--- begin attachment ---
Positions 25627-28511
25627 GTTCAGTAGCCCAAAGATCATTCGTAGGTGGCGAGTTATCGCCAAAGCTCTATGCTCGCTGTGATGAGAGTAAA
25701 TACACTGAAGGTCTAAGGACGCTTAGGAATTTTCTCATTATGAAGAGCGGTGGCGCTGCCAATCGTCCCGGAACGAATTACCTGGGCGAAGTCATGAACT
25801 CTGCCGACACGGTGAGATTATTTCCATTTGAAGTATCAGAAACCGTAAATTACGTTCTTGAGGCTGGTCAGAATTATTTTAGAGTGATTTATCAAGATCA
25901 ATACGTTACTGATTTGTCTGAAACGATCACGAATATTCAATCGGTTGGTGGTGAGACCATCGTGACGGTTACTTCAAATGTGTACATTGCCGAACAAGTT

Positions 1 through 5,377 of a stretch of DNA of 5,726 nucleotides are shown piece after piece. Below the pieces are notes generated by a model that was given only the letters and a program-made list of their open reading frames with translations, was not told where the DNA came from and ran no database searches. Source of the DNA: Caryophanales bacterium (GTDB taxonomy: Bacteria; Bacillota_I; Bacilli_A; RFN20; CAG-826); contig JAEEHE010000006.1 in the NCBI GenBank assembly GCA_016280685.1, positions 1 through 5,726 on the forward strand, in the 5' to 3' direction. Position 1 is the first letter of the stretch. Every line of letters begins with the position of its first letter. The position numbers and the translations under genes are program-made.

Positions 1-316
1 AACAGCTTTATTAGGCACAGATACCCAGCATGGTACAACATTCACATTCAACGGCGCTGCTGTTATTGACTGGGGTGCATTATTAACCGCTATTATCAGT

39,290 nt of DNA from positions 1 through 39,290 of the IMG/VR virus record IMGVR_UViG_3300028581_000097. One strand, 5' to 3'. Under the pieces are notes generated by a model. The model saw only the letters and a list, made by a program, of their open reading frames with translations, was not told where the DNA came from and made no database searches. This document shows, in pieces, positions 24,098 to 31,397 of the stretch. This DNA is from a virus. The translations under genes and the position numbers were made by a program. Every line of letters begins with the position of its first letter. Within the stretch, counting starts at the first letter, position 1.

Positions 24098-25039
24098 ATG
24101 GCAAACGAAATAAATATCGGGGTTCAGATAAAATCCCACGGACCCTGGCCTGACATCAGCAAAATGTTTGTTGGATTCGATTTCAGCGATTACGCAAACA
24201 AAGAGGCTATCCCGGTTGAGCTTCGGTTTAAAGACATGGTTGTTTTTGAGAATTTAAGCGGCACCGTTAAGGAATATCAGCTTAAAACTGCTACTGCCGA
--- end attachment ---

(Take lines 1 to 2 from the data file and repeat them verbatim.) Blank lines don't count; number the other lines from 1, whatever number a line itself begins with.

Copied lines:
Positions 25627-28511
25627 GTTCAGTAGCCCAAAGATCATTCGTAGGTGGCGAGTTATCGCCAAAGCTCTATGCTCGCTGTGATGAGAGTAAA